6. Whenever some nice person starts talking about how much more devoutly Catholic Mexicans are I give a polite smile and think about the Day of the Dead and St. Death.

  7. Of course we are not more devout than Americans, but it works both ways; here we worship the unholy trinity of money, power and sex (just look at how preoccupied we are with it). But there are good and bad in all countries, and being Catholic goes beyond American or Mexican, sin doesn’t have borders. For the Santa Muerte phenomenon see what I wrote somewhere else:

  8. Thank you, Rudy, for your explanation.

  9. Daisy, it seems to me you have a poor understanding of both the Day of the Dead and Mexicans. What Rudy said (and more) about the U.S.’ “Unholy Trinity”, which makes its influence felt everywhere. As that famous saying by Porfirio Diaz goes, “Poor Mexico. So far from God! So close to the United States!”

    To add to Rudy’s fine explanation, a prominent aspect of the holiday is the marigold, which is strongly associated with the dead in Mexican culture. Graves and home altars are filled with bunches and bunches of marigolds, strung with garlands, and it’s petals scattered around. It’s one of the things that helps give the holiday its bright and joyful feeling.

    I learned the tradition a bit differently than Rudy in that deceased children were remembered on All Saints Day itself, which my mom calls “el dia de los Angelitos” (the day of the little Angels) and traditionally you’d leave “piloncillo” (little cones of sugar) on their altars or graves. The adults were remembered the next day on All Souls day itself. This is why some people call it “Dias de los Muertos” or “days” with an “s”, because it stretches out over 2 or 3 days.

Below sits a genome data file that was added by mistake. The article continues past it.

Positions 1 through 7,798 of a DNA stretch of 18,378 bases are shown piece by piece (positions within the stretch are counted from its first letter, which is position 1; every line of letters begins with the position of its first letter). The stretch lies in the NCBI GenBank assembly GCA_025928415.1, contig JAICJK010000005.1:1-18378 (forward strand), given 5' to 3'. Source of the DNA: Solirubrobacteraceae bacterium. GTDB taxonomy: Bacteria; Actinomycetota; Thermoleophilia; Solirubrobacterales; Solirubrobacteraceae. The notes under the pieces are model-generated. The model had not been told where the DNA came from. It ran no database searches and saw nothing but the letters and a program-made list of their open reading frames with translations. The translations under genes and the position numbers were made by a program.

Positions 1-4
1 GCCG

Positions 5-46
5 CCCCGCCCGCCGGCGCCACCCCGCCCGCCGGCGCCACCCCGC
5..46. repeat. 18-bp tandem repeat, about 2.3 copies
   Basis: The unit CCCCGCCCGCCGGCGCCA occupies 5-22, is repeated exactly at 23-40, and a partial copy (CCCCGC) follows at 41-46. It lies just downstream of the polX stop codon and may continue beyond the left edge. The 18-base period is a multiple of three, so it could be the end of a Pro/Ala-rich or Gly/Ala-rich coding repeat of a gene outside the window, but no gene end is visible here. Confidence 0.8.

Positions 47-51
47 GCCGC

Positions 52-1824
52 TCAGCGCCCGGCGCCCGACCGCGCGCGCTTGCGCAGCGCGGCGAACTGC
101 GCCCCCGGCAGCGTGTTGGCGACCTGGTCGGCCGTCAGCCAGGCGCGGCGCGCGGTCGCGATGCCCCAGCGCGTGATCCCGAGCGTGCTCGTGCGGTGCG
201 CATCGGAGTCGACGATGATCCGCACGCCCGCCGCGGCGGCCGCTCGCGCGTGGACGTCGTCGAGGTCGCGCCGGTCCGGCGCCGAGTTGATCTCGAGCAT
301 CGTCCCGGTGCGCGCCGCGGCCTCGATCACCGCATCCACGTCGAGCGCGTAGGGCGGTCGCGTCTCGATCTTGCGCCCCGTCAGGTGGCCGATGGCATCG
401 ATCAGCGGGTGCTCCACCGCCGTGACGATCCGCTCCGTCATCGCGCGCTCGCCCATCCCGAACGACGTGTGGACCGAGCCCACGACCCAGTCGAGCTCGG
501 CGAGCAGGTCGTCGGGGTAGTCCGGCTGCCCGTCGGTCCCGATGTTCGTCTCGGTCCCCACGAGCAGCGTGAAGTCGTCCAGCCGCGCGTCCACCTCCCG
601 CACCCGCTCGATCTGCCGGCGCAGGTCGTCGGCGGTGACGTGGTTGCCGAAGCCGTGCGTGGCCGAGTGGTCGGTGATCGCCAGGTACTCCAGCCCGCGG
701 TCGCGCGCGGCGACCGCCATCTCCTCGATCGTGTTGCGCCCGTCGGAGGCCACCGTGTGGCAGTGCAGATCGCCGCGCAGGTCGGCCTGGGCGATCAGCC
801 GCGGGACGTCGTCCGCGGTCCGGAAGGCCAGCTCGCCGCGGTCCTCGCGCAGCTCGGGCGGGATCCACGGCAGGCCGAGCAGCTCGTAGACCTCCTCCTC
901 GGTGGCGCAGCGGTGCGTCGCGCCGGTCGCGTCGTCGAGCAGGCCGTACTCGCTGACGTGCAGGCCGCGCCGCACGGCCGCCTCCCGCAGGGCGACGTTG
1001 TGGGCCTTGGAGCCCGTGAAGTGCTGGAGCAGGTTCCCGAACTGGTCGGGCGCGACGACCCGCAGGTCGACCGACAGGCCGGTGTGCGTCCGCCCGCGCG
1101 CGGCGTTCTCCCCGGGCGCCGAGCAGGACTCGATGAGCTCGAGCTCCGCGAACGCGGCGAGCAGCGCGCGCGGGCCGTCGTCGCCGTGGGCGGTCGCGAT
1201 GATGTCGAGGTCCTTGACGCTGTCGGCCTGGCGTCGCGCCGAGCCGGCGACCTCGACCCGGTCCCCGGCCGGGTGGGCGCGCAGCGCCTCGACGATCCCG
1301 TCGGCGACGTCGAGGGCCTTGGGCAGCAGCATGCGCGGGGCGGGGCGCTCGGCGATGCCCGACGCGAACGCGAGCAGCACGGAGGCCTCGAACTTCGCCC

I think there are number of reasons why it’s growning in popularity. I think among Mexican-Americans a part of it iss discovering pride in your own traditions, and for us Mexican Catholics (still the majority) its a way to celebrate faith and culture at the same time.. Among non-Mexican Catholics part of it is the appeal of how “Catholic” the holiday (still) is, what with saint’s pictures and rosaries and Masses and prayers for the Dead and stuff. Among non-Mexicans in general part of it is the appealing attitude of Mexican culture towards death (as Rudy described above) and another part it is the appealing contrast it makes with Halloween as it has become today in many places.

  10. Looks a lot like the current Occupy groups.

    Speaking of Mexico, saw the second episode of Catholicism with Father Barron last night were he talked about the miracle of Our Lady of Guadalupe and the conversion after this within a few years of the entire country. This was after years of efforts by missionaries with very little success. I had the great honor of seeing Juan Diego 500 year old cotton tilma in the Basilica a few years ago and it was amazing to be in front of that blessed article.

    The book at the video series by Father Barron are truly an amazing gift to mankind and to the Catholic Church. We are having a meeting each week in the parish to go over each episode and the youth group of our parish is doing the same thing.

    From everything I have seen, the devotion of Mexicans to the Catholic Church is inspiring, especially the devotion to Mary, the Immaculate Virgin Mother of Our Lord.

  11. Speaking of the Latin community, I got an email today on the story of Father Rodriguez in El Paso who obediently left his parish when ordered by his bishop. He was sent off to a remote parish in the diocese for what appears to have been his preaching what the Catholic Church actually teaches to the letter as in the Cathecism.

    In view of all the posts regarding Father Pavone, thought this might be an interesting look at this priest / bishop relationship and how this move appears to be killing a Catholic parish drawn to authentic Church teaching.